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Centretown News Online
Friday, April 18, 2014
 
Bus overcrowding blamed on U-Pass
Friday, 15 October 2010
By Bonita Mathew
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With the introduction of the much anticipated U-Pass in September, bus routes have become overcrowded and many university students have been subjected to long waits as buses “fly” by their stop.

The U-Pass, a compulsory $145-per-semester transit pass was approved in a spring 2010 referendum at Carleton University and the University of Ottawa.

But it hasn’t been a happy situation for many transit users. For university students, the U-Pass means more students are taking advantage of public transit. However, with the limited number  of buses and stop times on certain routes such as the Somerset Street West bus stops, overcrowding is becoming acute.

“This is one of the many fundamental issues of the U-Pass. If you want to increase the demand of the service you’ve got to increase the provisions of the service,” says mayoral candidate Charlie Taylor, a Carleton University student.

The constant overcrowding, especially in the peak hours of the morning and evening rush, has caused many transit users to be late to work or school.

“I have always managed to catch the bus on time so far, but I have seen the bus zoom by people at bus stops,” says Dana Pizzolato, another Carleton student living on Maclaren street.

 “I think they should add long buses because no one is walking anymore, no one’s driving, they’re taking the bus,” says Pizzolato. “I think OC Transpo should have taken into consideration that more people, especially students would be taking the bus more now since the U-Pass is mandatory.”

Somerset Coun. Diane Holmes says she’s been unsuccessful in trying to contact OC Transpo after hearing complaints from other wards.

“There are so many factors that could be creating the issues. It could be the U-Pass and so many students are taking the buses now, or the buses could be breaking down more often,” says Holmes.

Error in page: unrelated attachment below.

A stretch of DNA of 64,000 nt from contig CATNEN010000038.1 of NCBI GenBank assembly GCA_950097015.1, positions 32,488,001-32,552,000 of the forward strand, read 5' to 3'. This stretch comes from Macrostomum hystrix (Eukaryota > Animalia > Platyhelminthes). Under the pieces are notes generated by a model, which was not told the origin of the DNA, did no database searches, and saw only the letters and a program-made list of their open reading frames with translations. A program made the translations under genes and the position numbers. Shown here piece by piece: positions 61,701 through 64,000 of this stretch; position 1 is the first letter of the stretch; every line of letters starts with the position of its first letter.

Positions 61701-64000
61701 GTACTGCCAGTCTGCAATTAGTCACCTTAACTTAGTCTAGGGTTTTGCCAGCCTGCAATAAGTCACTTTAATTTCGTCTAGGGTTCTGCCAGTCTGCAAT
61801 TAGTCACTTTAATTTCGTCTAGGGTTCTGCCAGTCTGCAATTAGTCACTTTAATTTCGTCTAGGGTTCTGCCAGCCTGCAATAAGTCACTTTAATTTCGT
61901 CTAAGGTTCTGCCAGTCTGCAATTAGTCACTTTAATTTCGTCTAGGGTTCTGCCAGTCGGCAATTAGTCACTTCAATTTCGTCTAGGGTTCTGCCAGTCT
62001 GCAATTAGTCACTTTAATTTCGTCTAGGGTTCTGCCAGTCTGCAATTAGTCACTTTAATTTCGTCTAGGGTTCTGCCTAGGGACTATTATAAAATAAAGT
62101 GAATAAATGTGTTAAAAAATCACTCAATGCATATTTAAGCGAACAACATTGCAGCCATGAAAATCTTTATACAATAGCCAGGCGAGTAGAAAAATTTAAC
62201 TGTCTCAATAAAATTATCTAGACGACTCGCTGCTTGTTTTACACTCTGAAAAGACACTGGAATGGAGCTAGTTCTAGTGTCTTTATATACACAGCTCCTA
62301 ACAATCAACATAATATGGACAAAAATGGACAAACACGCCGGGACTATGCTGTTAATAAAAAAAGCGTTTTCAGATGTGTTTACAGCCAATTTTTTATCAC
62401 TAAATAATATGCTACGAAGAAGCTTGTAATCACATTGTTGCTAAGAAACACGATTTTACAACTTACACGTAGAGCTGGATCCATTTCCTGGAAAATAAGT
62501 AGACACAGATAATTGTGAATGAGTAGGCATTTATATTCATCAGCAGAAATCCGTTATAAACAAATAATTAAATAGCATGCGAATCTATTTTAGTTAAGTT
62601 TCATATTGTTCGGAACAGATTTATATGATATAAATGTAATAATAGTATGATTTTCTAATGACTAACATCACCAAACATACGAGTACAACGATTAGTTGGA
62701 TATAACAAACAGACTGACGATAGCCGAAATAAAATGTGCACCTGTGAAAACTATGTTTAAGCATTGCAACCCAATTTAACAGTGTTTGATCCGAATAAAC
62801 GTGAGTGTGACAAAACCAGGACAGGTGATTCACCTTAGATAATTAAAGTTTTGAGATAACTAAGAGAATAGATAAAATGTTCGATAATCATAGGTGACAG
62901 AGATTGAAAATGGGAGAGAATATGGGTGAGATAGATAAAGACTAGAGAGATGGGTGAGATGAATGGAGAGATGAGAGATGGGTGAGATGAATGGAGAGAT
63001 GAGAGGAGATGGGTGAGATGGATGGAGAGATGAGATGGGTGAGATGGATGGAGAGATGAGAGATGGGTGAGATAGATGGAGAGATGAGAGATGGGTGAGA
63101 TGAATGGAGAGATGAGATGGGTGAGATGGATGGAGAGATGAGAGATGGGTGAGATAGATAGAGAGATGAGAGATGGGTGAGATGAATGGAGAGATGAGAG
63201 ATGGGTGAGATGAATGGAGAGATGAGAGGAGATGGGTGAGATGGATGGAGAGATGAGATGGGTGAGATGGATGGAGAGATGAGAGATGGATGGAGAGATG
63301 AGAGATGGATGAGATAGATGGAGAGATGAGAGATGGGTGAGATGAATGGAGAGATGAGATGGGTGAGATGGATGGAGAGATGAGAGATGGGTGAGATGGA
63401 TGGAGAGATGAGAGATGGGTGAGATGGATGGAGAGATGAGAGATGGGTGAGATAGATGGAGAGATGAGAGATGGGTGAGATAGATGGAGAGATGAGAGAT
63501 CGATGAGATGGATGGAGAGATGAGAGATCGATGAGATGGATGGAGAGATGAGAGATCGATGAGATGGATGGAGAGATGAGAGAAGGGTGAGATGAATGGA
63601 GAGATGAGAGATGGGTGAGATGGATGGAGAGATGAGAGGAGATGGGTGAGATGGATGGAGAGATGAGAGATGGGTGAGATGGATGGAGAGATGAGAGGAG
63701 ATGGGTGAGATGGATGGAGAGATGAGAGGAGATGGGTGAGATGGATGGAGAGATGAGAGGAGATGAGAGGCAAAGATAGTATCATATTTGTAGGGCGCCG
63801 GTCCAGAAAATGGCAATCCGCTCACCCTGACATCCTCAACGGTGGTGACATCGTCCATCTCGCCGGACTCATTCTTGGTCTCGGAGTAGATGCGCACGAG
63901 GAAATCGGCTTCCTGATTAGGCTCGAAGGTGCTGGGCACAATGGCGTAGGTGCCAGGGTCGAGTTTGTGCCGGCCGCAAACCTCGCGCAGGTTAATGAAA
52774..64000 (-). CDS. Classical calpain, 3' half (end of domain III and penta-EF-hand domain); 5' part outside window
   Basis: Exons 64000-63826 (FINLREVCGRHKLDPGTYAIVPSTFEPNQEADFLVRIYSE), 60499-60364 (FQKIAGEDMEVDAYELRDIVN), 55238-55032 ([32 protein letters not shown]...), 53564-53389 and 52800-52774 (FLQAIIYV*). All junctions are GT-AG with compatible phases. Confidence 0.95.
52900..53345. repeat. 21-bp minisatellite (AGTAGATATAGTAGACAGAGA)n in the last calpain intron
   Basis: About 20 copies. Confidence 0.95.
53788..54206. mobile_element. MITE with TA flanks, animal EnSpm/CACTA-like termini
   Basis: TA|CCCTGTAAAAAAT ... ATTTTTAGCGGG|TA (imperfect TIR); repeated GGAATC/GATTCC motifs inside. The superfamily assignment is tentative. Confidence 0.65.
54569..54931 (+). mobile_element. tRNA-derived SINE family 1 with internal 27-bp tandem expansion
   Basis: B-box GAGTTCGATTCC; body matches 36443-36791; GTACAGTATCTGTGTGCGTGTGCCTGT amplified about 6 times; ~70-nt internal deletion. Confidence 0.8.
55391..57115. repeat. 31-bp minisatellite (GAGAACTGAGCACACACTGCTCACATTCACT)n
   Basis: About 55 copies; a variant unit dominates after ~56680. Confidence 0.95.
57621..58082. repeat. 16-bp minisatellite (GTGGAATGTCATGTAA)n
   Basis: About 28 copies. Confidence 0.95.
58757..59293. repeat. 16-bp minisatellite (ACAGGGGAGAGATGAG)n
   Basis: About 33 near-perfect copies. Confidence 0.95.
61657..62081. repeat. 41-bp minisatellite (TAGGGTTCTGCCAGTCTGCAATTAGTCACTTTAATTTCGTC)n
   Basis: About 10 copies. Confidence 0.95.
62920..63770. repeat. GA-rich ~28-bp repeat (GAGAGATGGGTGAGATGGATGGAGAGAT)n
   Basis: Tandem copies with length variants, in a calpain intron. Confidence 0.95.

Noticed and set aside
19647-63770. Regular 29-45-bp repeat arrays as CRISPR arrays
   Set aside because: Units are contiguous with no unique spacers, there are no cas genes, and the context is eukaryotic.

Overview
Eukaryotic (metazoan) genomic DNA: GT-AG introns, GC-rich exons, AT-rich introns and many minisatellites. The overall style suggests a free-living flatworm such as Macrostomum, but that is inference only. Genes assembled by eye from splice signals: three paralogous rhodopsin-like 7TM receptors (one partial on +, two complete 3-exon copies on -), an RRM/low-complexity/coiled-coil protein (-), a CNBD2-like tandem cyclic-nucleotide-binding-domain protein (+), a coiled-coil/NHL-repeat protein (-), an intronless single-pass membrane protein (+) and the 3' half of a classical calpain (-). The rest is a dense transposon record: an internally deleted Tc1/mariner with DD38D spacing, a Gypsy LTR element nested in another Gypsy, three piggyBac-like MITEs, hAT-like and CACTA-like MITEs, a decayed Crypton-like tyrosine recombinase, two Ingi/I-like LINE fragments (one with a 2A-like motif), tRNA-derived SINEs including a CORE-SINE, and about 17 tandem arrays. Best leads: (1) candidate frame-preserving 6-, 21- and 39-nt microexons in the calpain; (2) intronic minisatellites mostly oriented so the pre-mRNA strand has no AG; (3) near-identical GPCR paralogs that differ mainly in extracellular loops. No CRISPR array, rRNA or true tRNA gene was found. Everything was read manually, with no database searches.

Despite overcrowding,some transit users agree that the U-Pass is somewhat beneficial.

 “I think it’s a step in the right direction. It certainly has made life less expensive,” says Alyssa O’Dell, a fourth-year Carleton student. However O’Dell says she’s noticed there doesn't seem to be enough buses to compensate for  the increased demand for public transit use.

The U-Pass is accepted on all regular bus routes, as well as express and rural. But not many seem to be taking such routes.

“Even though students can ride the express or rural routes without paying extra, students are still sticking to the main transit way routes,” says Nandini Thaker, a University of Ottawa student.

Daniel Di Giovanni, a linguistics and religion student at Carleton, who lives on Cambridge Street, says the U-Pass is really useful despite the fact that he has a car. “However, OC Transpo seems to be totally ignorant of what people want in terms of timings. They only schedule the long buses only when they don’t need them.”

OC Transpo officials were unavailable for comment, but city spokesman Patrick Uguccioni says a handful of complaints relating to the overcrowding buses have been received but there is no particular reason why there is overcrowding on buses.

But many transit users say they feel  OC Transpo should give its public transit users better service by adding more buses.

Last Updated ( Friday, 29 October 2010 )
 
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